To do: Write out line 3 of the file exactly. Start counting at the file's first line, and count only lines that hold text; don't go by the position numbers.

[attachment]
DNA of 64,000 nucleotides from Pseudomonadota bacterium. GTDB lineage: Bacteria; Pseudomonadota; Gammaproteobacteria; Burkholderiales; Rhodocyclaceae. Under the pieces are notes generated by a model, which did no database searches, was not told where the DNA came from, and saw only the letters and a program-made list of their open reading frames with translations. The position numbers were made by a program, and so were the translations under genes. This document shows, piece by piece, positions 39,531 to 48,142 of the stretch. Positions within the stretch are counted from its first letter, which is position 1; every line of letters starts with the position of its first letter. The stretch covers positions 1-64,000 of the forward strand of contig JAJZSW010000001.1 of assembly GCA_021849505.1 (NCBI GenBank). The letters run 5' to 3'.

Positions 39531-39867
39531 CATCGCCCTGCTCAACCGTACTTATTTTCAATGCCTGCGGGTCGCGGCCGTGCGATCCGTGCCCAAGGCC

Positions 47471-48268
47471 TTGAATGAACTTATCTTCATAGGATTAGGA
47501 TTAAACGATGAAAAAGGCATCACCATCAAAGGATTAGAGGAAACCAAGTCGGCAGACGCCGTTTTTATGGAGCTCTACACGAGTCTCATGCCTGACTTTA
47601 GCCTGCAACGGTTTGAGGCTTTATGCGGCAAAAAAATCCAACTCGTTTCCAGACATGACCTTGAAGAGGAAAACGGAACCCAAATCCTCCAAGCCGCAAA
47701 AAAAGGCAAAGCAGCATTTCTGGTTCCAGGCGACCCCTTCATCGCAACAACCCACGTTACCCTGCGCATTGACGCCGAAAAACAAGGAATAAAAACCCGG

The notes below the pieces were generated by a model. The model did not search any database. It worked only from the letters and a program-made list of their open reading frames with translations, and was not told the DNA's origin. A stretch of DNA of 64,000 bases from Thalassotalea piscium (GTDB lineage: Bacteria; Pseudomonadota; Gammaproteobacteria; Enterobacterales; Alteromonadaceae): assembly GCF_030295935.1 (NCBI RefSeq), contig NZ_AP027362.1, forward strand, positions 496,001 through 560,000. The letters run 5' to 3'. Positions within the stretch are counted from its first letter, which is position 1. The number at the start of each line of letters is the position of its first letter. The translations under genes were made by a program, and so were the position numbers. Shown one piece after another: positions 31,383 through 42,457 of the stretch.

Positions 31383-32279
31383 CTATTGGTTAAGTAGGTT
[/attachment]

39531 CATCGCCCTGCTCAACCGTACTTATTTTCAATGCCTGCGGGTCGCGGCCGTGCGATCCGTGCCCAAGGCC